On May 13th the Centers for Disease Control and Prevention ("CDC") announced that "[f]ully vaccinated people can resume activities without wearing a mask or physically distancing, except where required by federal, state, local, tribal, or territorial laws, rules, and regulations, including local business and workplace guidance." 

In the wake of the CDC announcement, states and other agencies have had varied reactions.  Some have lifted face covering mandates while others have advocated caution, further underscoring the need for businesses to review state and local requirements.  For example, on May 17th the Occupational Safety and Health Administration ("OSHA") acknowledged the new guidance from the CDC and indicated that it would update its guidelines accordingly, but in the meantime, indicated that businesses should "refer to the CDC guidance for information on measures appropriate to protect fully vaccinated workers."

The reduced restrictions are both a positive indicator for the Country's overall path to recovery, and a potential incentive for further adoption of the vaccines.

I. What Does This Mean For Your Business?

A. Possibly Not Much At All

The CDC explicitly states that the new guidance does not supersede any state or local rules or regulations, so in jurisdictions that have existing state or local face covering requirements, the new CDC guidance may not result in any changes.  It is still essential for businesses to check what their state, county, and/or municipality requires, and comply with those requirements, rather than simply relying on the new CDC guidance. 

B. Consider the Policies of Your Business

The CDC provides non-binding recommendations that are advisory.  As a result, even in jurisdictions where there are no face covering regulations or orders, your business can decide whether to adopt the CDC guidance or implement a more conservative approach.  For example, businesses may want to consider the following questions:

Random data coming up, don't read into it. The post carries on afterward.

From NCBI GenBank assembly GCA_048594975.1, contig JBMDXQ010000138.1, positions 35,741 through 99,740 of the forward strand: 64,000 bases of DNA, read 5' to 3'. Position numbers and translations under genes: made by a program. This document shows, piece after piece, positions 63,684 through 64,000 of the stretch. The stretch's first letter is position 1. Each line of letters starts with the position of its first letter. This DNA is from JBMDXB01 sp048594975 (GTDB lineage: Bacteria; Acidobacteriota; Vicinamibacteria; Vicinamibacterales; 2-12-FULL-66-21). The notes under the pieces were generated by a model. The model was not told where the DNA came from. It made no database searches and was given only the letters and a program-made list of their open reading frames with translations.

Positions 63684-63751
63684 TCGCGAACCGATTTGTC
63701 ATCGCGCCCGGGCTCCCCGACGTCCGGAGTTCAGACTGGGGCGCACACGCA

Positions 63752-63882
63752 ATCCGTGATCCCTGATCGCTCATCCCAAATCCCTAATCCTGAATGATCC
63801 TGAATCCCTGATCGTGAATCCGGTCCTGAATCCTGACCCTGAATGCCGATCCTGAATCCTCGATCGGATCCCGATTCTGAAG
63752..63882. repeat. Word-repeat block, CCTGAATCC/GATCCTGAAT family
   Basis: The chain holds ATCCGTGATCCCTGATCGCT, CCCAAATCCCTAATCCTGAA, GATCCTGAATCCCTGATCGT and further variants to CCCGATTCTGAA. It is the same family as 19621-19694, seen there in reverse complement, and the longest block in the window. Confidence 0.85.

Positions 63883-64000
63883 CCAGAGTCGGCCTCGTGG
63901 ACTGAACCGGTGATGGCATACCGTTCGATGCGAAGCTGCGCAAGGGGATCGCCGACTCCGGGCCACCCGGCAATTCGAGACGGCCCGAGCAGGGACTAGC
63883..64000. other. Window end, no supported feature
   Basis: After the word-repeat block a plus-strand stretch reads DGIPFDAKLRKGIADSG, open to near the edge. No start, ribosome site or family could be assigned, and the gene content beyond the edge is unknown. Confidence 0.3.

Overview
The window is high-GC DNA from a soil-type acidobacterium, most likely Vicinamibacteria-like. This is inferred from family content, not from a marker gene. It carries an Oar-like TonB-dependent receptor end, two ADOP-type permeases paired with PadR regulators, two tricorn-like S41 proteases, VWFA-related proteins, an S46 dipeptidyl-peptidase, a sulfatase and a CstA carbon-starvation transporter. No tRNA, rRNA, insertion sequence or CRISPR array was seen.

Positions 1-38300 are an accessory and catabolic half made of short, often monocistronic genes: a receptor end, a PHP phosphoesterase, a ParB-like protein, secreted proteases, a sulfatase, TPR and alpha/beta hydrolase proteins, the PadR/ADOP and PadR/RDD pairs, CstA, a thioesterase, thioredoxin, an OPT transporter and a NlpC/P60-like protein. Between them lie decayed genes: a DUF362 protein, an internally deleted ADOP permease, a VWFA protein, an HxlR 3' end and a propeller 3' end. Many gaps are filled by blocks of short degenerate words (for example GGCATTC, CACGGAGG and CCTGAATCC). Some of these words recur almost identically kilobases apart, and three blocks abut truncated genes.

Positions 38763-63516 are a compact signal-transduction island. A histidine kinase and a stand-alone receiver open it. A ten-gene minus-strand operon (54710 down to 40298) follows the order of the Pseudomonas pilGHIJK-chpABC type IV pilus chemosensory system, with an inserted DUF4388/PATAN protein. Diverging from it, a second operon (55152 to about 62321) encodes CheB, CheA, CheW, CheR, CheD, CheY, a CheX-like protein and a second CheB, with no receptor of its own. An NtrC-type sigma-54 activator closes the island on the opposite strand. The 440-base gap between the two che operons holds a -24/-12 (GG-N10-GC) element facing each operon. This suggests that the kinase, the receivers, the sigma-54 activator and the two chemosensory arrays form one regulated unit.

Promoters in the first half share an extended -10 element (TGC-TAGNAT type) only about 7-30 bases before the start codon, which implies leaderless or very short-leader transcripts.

1. Whether to continue requiring all employees to wear a mask regardless of their vaccination status?
  2. Should fully vaccinated people still be counted when considering how many people should be allowed to occupy a space?
  3. Should everyone who enters your place of business be required to wear face coverings except when actively eating, drinking, or if there is a medical reason for not wearing one, regardless of whether people are vaccinated?
  4. Should everyone practice social distancing, regardless of whether they are vaccinated?

Businesses still need to provide accommodations for anyone who needs medical exceptions (e.g., a vaccinated person who has trouble breathing with a mask on during the warm weather months), but otherwise should consider how they want to approach face coverings after considering state and local requirements, as well as their internal culture and policies.  The answers to these questions may have employment law implications, so businesses should consider involving employment counsel to evaluate the policies that they plan to implement.  Businesses should also consider the expectations and risk tolerance of their employees, customers, vendors, and community when making any decisions.

C. Public Transit

If your employees use public transit to commute to and from work, consider reminding them that under the new CDC guidance face coverings are still required "on planes, buses, trains, and other forms of public transportation traveling into, within, or out of the United States, and in U.S. transportation hubs such as airports and stations."

II. Conclusion

BCLP is carefully monitoring COVID-19 regulations and orders across the country, including the response to the new CDC guidance.  Our COVID-19 Reopening Team would be happy to discuss any questions regarding your particular business.

The content of this article is intended to provide a general guide to the subject matter. Specialist advice should be sought about your specific circumstances.